Novak Djokovic claimed the 15th Major title at the 2019 Australian Open to place himself opposite his idol Pete Sampras. Novak dropped a set against Daniil Medvedev and Denis Shapovalov en route to the quarter-finals, shifting into higher gear and racing to a seventh Australian Open trophy.
In the final, Djokovic defeated his great rival Rafael Nadal 6-3, 6-2, 6-3, celebrating the title and causing Nadal's most challenging loss in Major finals! Looking back on the match, Novak said he was proud of how he defeated Rafa, putting on a perfect performance and doing everything right against such a great champion.
Nadal had not dropped a set before the title match, suffered just two breaks in six meetings and looked good to win the Australian Open for the first time in ten years. As always, the only problem for the Spaniard lay in the fact that Djokovic was never an ordinary opponent for him, he couldn't beat him off the clay since the 2013 US Open final!
Starting from Beijing that year, Djokovic had posted 13 wins in 16 matches against Nadal for total dominance, extending the head-to-head lead to 28-25 after Melbourne. Djokovic's sublime performance left Nadal completely powerless as the Serb held the lead from the first point to the end.
Novak controlled the pace with a masterclass in hitting from both flanks, opening up the court and pushing the Spaniard out of his comfort zone to dominate his forehand and other shots.
Castle on Novak Djokovic
In a recent interview with Tennis365, Andrew Castle joked that there should have been a camera on Novak Djokovic when Rafael Nadal won his 21st Major at the 2022 Australian Open.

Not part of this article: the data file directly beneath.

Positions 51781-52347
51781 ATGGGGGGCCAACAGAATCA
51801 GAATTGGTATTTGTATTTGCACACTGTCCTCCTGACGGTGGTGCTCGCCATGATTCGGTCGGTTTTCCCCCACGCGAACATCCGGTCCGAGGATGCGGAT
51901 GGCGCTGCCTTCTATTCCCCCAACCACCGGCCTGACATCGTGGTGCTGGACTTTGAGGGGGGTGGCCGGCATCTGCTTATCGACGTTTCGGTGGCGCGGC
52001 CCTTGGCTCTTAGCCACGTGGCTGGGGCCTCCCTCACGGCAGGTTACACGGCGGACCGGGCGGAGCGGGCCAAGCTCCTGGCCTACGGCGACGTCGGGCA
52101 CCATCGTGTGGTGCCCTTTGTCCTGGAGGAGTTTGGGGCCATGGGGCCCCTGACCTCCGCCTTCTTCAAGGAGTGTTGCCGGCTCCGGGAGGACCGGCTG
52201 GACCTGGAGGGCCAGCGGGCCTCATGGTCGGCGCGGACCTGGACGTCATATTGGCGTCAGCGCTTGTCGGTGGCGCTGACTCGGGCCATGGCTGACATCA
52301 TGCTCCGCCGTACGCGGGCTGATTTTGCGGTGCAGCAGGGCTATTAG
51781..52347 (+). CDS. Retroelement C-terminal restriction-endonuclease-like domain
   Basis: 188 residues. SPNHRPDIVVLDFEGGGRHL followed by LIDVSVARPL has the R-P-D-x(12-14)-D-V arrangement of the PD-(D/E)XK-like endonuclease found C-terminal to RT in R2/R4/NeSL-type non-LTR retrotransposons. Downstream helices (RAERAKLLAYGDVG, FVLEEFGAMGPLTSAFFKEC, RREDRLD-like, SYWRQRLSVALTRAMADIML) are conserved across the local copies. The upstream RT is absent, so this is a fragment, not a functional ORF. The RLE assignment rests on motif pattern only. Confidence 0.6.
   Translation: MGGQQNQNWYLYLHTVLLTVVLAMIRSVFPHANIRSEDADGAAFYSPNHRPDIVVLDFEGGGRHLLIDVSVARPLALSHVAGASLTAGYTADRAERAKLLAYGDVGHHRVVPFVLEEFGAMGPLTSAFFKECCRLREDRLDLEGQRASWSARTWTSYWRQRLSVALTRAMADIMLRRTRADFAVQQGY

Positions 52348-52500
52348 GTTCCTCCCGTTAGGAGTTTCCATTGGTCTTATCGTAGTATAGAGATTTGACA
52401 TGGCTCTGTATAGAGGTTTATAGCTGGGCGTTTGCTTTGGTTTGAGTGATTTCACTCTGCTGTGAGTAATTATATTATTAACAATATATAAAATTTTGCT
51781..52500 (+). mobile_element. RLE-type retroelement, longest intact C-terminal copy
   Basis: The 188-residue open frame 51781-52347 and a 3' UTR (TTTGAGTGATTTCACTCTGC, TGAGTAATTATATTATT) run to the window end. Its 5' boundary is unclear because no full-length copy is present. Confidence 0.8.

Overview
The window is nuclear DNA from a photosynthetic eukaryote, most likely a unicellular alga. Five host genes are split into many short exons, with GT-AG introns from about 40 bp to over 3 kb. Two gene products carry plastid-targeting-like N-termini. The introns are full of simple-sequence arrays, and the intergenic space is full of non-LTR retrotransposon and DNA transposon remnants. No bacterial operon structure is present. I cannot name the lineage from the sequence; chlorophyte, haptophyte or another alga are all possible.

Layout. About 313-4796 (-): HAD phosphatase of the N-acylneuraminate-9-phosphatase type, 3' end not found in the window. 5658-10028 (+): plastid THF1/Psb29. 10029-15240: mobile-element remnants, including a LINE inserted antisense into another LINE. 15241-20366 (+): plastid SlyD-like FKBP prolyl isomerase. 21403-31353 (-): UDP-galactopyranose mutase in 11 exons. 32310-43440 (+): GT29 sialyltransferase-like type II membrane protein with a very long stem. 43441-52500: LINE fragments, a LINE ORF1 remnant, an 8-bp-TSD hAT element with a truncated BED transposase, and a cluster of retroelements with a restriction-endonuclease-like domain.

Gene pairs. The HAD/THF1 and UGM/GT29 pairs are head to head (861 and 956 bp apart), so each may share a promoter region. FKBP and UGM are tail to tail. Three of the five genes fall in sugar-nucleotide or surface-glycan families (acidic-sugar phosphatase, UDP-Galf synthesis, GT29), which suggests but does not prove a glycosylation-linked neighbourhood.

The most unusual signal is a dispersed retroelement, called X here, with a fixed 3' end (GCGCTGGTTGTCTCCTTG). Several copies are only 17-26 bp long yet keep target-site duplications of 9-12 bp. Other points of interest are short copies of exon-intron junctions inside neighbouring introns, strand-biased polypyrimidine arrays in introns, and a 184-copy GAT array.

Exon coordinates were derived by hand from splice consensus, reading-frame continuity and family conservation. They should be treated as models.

“The only camera we were missing down in Australia was one on Novak’s face on match point when Nadal made it to No. 21. After seeing that, I can imagine Novak’s motivation will be 100 percent moving forward," said Castle.
In the same interview, Castle pointed out that "a vast amount of politics" were involved in Djokovic's visa saga and that the Serb wasn't treated "entirely correctly" in Australia. The World No. 1 was initially granted a medical exemption to participate in the Australian Open but was deported from the country after his visa was rejected.
“My own personal view is he wasn’t treated entirely correctly at all times in that one. There was a vast amount of politics in it, with the elections in Australia and the restrictions they had to endure were so difficult. With a bit of luck it fizzles out and he can get back to doing what he does best," concluded Castle.